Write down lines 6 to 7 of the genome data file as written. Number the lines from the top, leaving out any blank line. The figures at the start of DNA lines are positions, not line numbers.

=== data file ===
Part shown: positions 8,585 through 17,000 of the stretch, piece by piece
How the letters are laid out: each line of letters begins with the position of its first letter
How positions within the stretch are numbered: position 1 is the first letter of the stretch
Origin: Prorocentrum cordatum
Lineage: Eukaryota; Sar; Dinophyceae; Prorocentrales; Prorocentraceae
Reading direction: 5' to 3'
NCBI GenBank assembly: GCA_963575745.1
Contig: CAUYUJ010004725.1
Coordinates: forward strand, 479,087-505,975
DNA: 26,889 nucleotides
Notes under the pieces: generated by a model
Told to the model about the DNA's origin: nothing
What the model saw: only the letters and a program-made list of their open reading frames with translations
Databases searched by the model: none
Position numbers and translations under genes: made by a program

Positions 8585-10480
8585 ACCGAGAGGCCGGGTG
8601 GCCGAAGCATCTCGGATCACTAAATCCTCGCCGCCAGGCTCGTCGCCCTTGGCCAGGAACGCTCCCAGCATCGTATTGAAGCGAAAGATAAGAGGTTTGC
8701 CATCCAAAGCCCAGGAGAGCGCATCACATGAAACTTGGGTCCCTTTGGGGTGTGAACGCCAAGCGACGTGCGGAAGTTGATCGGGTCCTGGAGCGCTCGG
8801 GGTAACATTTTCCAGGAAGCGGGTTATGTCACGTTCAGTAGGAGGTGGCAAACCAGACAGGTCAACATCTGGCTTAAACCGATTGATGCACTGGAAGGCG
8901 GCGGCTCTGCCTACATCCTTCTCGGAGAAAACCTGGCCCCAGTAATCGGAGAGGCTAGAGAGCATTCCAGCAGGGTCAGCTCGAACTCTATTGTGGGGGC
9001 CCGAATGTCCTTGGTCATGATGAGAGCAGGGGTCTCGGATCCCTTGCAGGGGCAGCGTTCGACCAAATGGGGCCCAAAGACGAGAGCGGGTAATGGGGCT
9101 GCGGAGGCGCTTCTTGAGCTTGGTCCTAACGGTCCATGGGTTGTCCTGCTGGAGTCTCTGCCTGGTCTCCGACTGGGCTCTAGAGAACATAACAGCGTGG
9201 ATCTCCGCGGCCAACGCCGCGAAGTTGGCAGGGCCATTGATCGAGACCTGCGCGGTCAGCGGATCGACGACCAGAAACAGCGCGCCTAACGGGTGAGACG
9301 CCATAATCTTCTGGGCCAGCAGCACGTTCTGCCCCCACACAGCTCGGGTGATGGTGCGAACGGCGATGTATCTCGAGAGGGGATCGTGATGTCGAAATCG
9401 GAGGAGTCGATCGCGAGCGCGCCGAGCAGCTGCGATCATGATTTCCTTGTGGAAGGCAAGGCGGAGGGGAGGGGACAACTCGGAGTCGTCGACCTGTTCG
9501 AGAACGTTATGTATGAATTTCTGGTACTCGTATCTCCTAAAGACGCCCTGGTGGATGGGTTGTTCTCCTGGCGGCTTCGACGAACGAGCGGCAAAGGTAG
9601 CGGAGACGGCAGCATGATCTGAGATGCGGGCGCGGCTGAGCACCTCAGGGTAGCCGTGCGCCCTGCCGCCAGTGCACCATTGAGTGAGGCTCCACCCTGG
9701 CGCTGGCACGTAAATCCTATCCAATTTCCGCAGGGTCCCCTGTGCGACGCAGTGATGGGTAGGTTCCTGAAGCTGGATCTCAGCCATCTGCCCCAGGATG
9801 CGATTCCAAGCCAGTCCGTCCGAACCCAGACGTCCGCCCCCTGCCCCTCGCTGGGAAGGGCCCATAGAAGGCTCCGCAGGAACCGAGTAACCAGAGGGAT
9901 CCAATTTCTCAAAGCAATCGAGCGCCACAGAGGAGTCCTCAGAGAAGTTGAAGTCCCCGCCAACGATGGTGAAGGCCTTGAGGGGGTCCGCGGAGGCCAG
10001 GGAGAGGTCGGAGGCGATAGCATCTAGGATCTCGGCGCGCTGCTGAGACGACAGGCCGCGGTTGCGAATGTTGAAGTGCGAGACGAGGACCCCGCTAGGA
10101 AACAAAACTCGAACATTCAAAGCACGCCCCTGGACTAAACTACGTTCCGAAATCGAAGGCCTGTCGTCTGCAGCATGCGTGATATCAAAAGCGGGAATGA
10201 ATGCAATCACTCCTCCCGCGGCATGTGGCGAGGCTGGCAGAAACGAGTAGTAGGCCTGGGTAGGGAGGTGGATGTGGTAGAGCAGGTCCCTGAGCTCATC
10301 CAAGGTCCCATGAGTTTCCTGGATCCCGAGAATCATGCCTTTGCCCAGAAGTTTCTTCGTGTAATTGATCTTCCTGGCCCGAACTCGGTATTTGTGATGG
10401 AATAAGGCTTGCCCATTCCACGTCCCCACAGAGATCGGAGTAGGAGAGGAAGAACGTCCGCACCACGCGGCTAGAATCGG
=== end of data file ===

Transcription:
Reading direction: 5' to 3'
NCBI GenBank assembly: GCA_963575745.1